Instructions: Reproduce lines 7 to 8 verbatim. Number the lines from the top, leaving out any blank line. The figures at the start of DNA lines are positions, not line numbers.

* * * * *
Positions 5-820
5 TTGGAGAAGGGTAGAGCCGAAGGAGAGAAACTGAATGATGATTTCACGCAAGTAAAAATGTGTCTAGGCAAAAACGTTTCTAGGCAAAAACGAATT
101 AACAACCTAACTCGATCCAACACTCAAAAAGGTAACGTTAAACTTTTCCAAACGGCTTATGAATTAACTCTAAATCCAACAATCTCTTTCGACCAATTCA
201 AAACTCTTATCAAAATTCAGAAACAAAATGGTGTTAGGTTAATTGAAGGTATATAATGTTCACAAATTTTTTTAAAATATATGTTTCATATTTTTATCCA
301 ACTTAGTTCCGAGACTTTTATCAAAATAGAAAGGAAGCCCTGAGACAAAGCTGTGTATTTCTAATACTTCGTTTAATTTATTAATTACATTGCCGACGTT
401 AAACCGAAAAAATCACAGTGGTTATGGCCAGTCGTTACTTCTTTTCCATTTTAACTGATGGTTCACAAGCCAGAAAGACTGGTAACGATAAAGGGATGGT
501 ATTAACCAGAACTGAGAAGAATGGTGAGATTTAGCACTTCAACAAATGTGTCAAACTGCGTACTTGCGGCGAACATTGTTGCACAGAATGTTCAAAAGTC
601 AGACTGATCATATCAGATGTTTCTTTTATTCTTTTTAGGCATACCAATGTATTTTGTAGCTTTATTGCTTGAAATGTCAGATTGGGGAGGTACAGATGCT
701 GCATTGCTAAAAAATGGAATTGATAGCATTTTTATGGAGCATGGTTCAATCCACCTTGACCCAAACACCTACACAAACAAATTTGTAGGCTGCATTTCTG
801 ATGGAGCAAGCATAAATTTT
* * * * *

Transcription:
501 ATTAACCAGAACTGAGAAGAATGGTGAGATTTAGCACTTCAACAAATGTGTCAAACTGCGTACTTGCGGCGAACATTGTTGCACAGAATGTTCAAAAGTC
601 AGACTGATCATATCAGATGTTTCTTTTATTCTTTTTAGGCATACCAATGTATTTTGTAGCTTTATTGCTTGAAATGTCAGATTGGGGAGGTACAGATGCT